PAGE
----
Former Norwich mayor vows to fight to save East Coast Truckers’ Convoy

A former lord mayor has vowed to fight to save the region's popular children's convoy, the future of which has been put under threat by the police reducing their support.

Jill Miller remembers waving off the truckers' convoy as the city's lord mayor in 1986 and is dismayed that such a popular tradition to help disabled and disadvantaged children could be coming to an end.

Appalled that the police are to stop their motorcycle outrider support along the route to Lowestoft's Pleasurewood Hills theme park after this year's 26th convoy in August, she said: 'I intend to write to the prime minister and both Norwich's MPs. The truckers are doing just what David Cameron wants people to do in giving up a day for voluntary work and their efforts look like being thwarted.'

While police have told the truckers they can use alternative escorts, Glen Johnson, founder of the organising charity East Coast Truckers, points out they would not have the power to stop traffic or go through red lights, so the convey would not be able to stay together.

Mrs Miller, 71, of Heigham Street, Norwich, described the convoy as one of the highlights of her time in office.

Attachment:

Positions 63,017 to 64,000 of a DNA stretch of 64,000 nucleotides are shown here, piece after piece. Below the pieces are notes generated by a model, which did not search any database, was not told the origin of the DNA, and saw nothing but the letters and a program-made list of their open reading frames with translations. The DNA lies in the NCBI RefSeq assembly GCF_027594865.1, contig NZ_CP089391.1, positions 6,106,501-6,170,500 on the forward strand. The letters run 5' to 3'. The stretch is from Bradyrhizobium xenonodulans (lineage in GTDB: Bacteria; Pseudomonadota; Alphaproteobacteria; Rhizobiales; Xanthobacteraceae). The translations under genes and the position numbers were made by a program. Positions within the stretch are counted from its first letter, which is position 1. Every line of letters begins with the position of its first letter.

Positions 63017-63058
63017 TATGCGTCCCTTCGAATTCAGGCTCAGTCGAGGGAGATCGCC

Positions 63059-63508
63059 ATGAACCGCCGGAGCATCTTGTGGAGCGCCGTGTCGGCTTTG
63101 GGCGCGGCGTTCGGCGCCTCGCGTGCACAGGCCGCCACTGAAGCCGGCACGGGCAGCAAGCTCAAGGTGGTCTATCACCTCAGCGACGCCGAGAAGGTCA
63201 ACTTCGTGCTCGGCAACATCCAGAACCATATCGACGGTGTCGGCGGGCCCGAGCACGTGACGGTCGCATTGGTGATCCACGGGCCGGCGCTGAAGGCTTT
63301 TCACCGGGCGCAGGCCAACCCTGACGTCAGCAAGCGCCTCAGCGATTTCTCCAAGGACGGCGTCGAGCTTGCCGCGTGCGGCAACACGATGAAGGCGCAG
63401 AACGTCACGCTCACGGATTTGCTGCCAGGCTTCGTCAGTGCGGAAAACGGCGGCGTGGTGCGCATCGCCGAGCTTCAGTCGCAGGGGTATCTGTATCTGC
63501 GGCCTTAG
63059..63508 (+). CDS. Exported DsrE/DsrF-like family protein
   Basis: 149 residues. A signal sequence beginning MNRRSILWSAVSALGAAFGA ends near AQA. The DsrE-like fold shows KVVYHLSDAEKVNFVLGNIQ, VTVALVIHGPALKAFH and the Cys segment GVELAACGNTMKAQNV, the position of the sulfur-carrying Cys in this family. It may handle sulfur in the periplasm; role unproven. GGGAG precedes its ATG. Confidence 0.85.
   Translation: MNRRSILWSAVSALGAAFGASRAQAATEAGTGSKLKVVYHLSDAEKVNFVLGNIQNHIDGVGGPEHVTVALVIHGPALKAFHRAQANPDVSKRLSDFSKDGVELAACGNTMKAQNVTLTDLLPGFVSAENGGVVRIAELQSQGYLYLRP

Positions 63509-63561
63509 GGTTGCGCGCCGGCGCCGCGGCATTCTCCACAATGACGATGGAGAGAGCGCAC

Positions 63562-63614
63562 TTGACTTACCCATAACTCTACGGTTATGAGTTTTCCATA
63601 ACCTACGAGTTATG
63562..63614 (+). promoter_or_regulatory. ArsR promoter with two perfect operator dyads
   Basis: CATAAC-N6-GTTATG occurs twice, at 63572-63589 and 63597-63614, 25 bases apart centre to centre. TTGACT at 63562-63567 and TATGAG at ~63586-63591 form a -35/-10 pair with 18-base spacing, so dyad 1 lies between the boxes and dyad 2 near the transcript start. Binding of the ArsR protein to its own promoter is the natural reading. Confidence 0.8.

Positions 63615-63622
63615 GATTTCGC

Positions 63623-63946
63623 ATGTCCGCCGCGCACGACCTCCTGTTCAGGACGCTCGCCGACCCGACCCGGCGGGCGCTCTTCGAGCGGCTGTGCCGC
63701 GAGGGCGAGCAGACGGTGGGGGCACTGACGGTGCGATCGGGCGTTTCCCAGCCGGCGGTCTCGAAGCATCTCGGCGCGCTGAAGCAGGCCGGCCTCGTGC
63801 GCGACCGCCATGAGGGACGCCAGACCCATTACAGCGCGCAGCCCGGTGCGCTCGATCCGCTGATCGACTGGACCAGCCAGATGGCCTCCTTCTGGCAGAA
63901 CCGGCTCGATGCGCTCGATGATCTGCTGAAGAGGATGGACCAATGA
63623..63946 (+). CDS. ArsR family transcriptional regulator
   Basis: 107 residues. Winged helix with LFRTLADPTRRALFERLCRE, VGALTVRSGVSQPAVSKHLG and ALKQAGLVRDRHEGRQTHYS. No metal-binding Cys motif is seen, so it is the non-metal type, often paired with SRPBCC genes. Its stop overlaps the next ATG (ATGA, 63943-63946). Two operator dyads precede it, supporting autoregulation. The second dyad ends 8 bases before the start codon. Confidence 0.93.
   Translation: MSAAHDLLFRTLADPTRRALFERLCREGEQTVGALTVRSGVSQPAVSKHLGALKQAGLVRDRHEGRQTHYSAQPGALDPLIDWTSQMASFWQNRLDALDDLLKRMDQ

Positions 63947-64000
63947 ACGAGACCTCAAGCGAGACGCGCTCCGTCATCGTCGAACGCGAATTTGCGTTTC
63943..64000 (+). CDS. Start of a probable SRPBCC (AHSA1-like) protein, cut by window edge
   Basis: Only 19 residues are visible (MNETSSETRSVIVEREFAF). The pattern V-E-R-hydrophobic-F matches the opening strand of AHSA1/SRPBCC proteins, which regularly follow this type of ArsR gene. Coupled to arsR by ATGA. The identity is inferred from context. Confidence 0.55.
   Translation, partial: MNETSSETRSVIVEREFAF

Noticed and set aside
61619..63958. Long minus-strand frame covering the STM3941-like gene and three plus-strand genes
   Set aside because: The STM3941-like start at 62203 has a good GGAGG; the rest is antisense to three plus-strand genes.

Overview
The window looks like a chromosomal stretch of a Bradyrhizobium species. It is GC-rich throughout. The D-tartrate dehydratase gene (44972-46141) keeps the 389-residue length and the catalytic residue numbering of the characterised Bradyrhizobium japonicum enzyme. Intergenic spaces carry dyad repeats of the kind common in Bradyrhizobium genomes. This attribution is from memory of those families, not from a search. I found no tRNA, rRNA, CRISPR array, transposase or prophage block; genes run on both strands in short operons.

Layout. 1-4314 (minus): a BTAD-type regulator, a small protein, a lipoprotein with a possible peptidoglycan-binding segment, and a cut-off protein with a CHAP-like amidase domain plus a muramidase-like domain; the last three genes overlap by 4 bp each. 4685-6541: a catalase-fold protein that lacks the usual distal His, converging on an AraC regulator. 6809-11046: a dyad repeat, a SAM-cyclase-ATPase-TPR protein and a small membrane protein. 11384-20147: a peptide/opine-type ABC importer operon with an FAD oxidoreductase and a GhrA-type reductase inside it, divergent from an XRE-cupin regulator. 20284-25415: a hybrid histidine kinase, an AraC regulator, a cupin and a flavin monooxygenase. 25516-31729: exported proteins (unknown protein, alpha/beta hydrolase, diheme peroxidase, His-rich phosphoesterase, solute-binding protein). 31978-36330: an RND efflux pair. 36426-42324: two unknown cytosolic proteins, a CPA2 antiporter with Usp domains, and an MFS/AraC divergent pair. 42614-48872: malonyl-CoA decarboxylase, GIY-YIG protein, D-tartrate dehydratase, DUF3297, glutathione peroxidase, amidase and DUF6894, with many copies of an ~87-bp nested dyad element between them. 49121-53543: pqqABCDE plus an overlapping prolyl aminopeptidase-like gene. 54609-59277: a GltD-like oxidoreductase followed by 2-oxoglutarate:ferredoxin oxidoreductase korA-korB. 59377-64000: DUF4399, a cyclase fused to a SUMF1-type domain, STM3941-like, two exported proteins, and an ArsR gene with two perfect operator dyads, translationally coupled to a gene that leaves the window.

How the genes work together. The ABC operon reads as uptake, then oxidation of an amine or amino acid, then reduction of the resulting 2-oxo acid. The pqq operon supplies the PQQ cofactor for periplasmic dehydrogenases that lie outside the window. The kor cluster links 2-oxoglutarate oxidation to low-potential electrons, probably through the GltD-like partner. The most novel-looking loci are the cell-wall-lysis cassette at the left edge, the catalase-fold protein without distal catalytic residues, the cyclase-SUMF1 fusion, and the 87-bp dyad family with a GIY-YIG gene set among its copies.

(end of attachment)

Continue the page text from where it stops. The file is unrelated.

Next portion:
She said: 'It started in Catton in those days and there were fewer trucks, only about 60, but it was a wonderful event. Seeing the children's faces light up with excitement was amazing. Many of these children might only have one day out a year and it would be disgusting if the convoy ended after this year.'

The charity runs a number of other events and has even opened a holiday home, but the convoy, watched by 75,000 spectators along the route last year, is seen as the big fundraiser. Assistant chief constable Kevin Wilkins said the police had worked hard with the organisers to discuss safe and alternative ways of organising the event. They were pleased to have agreed a plan with organisers regarding this year's event.

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